Do reindeer like oats?
In last week’s “Speaking of Oats…” (SOO) webinar, Steve Harrison pointed out that white tailed deer quite like grazing on oats, and are, in fact, very picky about the variety they choose! The video from this talk, which features Steve, Monica Mathias, and Liliane Wehrhahne speaking about the International Oat Nursery, will be uploaded soon.
Liliane and Monica have also submitted an article concerning their growing seasons. It can be found in the “Research Reports” section. You can also find an article from Fran Canales and other members of Elena Prat’s lab there. It discusses work that will set the stage for improving the adaptation of oat to Mediterranean growing conditions.
On January 21st, 2021, at 11 am EST, the next SOO webinar will feature Jean-Luc Jannink, Clay Birkett, and David Waring from the USDA-ARS and Cornell University. They will tell us about the new Breedbase version of the T3/Oat database, which contains unpublished phenotypic and genotypic data from field trials, as well as tools for mining those data. Data from the old POOL (Pedigree of Oat Lines) database is also now a part of T3/oat. Once registration opens, you can sign up to join the webinar here.
Also in January, the AHDB (Agriculture and Horticulture Development Board) Spring Oat Forum will be held virtually. The various groups comprising POGA, the Prairie Oat Growers Association, will also hold virtual meetings in the next few months. Please take a look at the calendar for more event information, and keep an eye on the PAG (Plant and Animal Genome) website as well – the current plan is to hold the meeting in May.
Here are some links to recordings from other recent events:
- The Convention on Biological Diversity: Webinar series on Digital Sequence Information on Genetic Resources (two parts)
- Avena Foods: Healthy innovations in oat beverages, yogurt and frozen desserts, with a dash of pulses (Registration is required to view this one)
- UMN Grain Biopolymer Laboratory: Cereal Technology and Chemistry Research Focus.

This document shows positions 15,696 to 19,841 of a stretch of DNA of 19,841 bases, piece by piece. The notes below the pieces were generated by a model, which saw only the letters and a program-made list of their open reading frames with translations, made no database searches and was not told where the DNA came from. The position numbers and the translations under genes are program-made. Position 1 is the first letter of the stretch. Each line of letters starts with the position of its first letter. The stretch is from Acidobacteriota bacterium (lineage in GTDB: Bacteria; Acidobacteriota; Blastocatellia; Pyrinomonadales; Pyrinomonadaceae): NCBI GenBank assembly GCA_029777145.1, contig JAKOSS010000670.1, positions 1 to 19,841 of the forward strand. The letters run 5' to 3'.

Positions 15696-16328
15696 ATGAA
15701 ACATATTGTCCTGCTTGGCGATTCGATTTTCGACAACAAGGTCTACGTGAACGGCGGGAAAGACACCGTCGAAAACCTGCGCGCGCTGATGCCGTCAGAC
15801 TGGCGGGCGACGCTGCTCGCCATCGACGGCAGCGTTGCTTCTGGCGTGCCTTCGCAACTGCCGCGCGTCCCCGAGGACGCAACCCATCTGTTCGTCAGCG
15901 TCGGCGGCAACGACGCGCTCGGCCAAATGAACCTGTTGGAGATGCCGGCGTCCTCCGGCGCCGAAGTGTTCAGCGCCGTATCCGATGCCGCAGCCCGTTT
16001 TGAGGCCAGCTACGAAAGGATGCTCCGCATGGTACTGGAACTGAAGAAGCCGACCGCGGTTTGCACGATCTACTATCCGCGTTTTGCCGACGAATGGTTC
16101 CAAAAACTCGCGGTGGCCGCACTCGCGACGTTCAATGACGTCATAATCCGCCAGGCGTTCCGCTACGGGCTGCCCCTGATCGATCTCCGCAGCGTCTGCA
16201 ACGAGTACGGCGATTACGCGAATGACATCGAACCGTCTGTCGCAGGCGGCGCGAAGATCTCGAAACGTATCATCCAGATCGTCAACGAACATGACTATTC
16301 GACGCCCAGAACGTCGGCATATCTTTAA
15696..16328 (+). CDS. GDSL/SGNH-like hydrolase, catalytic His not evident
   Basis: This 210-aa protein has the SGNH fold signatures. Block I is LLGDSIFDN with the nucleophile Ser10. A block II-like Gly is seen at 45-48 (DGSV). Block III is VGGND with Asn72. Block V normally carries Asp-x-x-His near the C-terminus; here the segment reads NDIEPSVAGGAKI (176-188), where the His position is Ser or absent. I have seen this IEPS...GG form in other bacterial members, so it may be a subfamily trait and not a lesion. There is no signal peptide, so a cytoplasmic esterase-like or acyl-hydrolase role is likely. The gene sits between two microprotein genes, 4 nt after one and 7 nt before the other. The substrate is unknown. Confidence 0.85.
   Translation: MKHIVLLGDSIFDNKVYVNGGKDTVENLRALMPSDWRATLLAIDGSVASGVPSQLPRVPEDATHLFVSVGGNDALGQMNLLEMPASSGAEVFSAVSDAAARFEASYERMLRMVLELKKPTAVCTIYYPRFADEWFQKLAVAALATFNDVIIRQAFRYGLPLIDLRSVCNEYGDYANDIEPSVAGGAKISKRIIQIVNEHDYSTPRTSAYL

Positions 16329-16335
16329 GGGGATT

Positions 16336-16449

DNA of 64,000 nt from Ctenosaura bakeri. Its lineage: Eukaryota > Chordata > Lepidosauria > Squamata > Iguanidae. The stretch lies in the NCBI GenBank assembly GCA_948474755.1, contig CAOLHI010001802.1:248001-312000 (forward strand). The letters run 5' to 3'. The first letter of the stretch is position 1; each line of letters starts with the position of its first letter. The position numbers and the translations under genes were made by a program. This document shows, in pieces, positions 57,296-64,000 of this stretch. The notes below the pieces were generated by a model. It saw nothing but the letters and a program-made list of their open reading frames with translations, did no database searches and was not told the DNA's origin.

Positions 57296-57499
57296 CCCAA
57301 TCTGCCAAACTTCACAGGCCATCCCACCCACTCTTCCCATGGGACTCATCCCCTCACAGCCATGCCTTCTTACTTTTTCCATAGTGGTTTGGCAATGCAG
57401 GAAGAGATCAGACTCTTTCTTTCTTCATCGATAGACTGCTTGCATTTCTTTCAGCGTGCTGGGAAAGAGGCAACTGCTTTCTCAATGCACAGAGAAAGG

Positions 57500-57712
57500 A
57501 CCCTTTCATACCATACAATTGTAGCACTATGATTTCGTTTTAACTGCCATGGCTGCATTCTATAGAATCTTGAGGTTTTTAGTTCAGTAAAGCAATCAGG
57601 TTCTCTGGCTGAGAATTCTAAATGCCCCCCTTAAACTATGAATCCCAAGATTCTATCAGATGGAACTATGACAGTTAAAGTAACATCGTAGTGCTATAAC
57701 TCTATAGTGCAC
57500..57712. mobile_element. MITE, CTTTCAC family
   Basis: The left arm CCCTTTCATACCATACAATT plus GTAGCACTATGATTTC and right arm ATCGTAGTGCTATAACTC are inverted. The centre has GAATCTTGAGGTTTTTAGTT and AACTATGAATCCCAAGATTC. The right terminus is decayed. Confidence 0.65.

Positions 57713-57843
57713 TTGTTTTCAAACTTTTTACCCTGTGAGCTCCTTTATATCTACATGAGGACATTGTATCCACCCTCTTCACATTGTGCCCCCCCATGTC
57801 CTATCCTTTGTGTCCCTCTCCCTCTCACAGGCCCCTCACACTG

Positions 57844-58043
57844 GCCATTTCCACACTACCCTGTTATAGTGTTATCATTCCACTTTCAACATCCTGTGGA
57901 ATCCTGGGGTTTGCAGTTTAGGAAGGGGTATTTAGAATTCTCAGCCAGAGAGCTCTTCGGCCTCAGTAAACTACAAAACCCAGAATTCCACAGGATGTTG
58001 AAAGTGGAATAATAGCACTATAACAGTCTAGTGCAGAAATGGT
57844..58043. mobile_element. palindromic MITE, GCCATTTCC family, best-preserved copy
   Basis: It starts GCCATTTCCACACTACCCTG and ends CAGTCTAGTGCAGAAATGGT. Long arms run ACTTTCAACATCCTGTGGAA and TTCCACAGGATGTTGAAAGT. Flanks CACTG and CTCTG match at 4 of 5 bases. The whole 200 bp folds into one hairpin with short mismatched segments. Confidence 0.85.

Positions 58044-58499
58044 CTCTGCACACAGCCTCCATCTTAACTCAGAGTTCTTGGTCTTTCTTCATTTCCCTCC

Ian McNish, a student with Kevin Smith at the University of Minnesota, also defended his PhD recently. His defense seminar can be seen here. Congratulations on getting your PhD, Ian!
In other “people news”, the obituary for Vern Burrows has been updated with a tribute from the Canadian Celiac Association and a photo of his statue in Baicheng with a floral tribute.
Jennifer Mitchell Fetch was paid tribute by the Organic Federation of Canada. In this interview, she describes her work developing two oat cultivars for organic systems. You can listen to the interview or read the transcript.
One of the people that Jennifer (and many of the rest of us) worked with was Curt McCartney. He left Agriculture and Agri-Food Canada this year, and is now an associate professor in the Department of Plant Science at the University of Manitoba, where he will focus on breeding wheat.
You may recall that Robert Park was named a finalist in the running for the "2020 CSIRO Eureka Prize for Leadership in Innovation and Science". Well, he won. Congratulations, Robert!
Both Curt and Robert have contributed a great deal to research on oat rust, as have many others, including those at the USDA-ARS Cereal Disease Lab in St. Paul, MN. They recently released a report on “Estimated Small Grain Losses Due to Rust in 2020”.
Looking at the food side of the oat value chain, Keshun Liu is serving as guest editor of an upcoming issue of the MDPI journal “Foods”, titled “Barley and Oats: Chemistry, Health Benefits, Processing and Utilization”. An invitation is extended to all of you to make a contribution. The deadline for articles is August 31st, 2021.
Speaking of food, don’t forget that the newsletter has an “Oat Recipes” section! It’s too late to make my gluten-free fruitcake for this year, but there are other holiday recipes there. You can even keep your kids happy by making “Oat Playdough”. This recipe has also been posted in a new section of the newsletter called "For kids" (under the “Community” tab), along with some other child-focussed items that I’ve mentioned in the past.
As it turns out, reindeer do like oats, but for Santa’s, it helps to add a little sprinkle of magic. Make a big batch of this reindeer food and the other creatures in your garden will be happy as well!
Even though things are still not back to normal, I wish you all a happy and relaxed holiday season – Merry Christmas, and here’s to a better year in 2021!